Beleaguered rugby union outfit Wasps have been handed a stay of execution after their administrators accepted a takeover bid from a consortium led by the club’s former stars.
The London/Coventry side had entered administration after their debts spiralled out of control, and an unpaid HMRC bill ultimately left Wasps chiefs with no choice but to ask for help. That forced 167 players, coaches and members of support staff into redundancy.
The move also saw them automatically relegated to the Championship for the first time in their modern history, although the buyout will at least ensure Wasps live to fight another day.
The joint administrator, Andrew Sheridan, said:
“This deal is a significant step forward, one that we all hope will allow Wasps Rugby to live on.”
The consortium, led by the Wasps Legends charitable foundation, includes former players such as the title-winning Peter Scrivener, Solomon N’Jie and Chris Braithwaite, and their mission is to now pass the fit and proper person’s test that all prospective club owners must satisfy.
They will also be required to detail a business plan for the next three to five years, which will need to show how finances will be stabilised. The group will also need to find players and coaches willing to sit out this season, with Wasps suspended from all domestic competitions until the 2023/24 campaign.
Sadly, the takeover deal does not include the women’s Wasps rugby team and their netball offshoot, and so they will have to find a financier of their own.
Coventry City to Play On Despite Wasps Uncertainty
Wasps have been part-owners of the Coventry Building Society Arena, the ground they have played at since upping sticks from London in 2014.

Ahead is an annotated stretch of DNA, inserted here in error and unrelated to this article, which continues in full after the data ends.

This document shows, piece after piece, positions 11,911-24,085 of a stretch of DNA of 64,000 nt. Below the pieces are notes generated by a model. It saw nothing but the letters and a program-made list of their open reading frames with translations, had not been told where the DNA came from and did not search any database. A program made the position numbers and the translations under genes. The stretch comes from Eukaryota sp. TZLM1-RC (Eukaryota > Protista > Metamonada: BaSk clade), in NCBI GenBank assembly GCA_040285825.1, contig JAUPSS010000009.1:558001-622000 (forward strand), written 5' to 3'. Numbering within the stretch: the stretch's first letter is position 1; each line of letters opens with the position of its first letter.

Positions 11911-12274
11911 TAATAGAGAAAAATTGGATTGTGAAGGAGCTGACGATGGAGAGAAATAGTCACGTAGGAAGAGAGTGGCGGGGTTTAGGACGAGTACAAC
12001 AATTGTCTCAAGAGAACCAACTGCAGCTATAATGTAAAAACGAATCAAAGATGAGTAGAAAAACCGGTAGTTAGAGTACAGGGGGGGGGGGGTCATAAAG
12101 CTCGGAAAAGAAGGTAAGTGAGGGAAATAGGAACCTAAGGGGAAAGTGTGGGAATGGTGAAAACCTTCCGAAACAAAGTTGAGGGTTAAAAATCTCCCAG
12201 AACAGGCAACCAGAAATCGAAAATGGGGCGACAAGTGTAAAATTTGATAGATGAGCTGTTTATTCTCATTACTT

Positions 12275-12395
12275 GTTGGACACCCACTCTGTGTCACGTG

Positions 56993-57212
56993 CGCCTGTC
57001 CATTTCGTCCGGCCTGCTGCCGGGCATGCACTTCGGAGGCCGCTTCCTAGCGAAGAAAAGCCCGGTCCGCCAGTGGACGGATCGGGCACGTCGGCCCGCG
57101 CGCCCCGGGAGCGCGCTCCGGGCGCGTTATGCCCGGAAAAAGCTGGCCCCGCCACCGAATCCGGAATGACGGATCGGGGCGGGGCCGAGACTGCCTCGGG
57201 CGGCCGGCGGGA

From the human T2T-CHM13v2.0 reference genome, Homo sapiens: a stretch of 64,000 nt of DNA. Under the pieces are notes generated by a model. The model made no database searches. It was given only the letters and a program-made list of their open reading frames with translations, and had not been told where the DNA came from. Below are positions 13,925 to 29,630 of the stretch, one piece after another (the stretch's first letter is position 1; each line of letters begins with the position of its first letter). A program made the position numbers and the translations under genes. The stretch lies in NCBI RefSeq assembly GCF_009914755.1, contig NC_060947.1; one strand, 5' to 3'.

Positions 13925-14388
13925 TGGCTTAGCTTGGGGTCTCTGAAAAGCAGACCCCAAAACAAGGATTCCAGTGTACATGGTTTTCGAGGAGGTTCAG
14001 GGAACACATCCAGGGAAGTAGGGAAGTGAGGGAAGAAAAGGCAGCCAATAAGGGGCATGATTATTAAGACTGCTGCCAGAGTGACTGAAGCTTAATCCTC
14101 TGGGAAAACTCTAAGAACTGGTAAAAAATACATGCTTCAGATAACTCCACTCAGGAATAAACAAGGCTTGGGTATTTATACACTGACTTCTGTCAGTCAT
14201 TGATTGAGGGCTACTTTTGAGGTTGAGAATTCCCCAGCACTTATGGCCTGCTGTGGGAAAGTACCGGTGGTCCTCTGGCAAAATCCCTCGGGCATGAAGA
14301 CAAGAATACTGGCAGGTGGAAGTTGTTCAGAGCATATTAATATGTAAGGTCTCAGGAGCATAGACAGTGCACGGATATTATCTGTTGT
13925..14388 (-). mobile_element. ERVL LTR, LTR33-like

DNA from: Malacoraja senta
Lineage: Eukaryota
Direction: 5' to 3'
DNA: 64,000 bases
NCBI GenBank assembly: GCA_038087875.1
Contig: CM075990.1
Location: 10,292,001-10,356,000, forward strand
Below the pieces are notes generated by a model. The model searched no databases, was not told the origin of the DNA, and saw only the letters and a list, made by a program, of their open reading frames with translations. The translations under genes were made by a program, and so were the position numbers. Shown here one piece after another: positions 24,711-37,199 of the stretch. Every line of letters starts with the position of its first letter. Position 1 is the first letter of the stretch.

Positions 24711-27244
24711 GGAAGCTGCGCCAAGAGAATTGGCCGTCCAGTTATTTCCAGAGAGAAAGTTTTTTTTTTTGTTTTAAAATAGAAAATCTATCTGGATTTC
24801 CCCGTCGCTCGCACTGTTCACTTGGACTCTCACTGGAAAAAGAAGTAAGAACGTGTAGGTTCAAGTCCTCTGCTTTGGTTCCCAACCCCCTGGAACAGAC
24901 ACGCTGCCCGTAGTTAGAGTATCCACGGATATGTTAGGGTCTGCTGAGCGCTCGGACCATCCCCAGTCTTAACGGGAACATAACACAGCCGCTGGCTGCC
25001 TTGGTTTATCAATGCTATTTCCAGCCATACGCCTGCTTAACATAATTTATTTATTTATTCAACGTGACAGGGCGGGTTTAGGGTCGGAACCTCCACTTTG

They own their share alongside Arena Coventry Limited (ACL), a holding company that is also facing administration if they cannot find a buyer soon.
The situation is so dire that Coventry City, who are effectively tenants of ACL and who play their home games at the venue, have been forced to look into alternative arrangements should they be locked out of the former Ricoh Arena.
It’s thought that Tuesday’s game between the Sky Blues and Blackburn Rovers will go ahead as planned at the stadium, although the longer term future is unknown until ACL’s position is made clear.
— Coventry City (@Coventry_City) October 31, 2022
It’s been something of a disastrous campaign for Coventry City at home, with three of their opening home games this season postponed due to the poor state of the playing surface. That has been attributed to the Commonwealth Games, during which a number of rugby games were played at the stadium in quick succession in scorching temperatures.
A lack of gate receipts had caused something of a financial black hole for the club, although they have been granted a ‘time to pay’ extension by HMRC after they fell behind on debt repayments.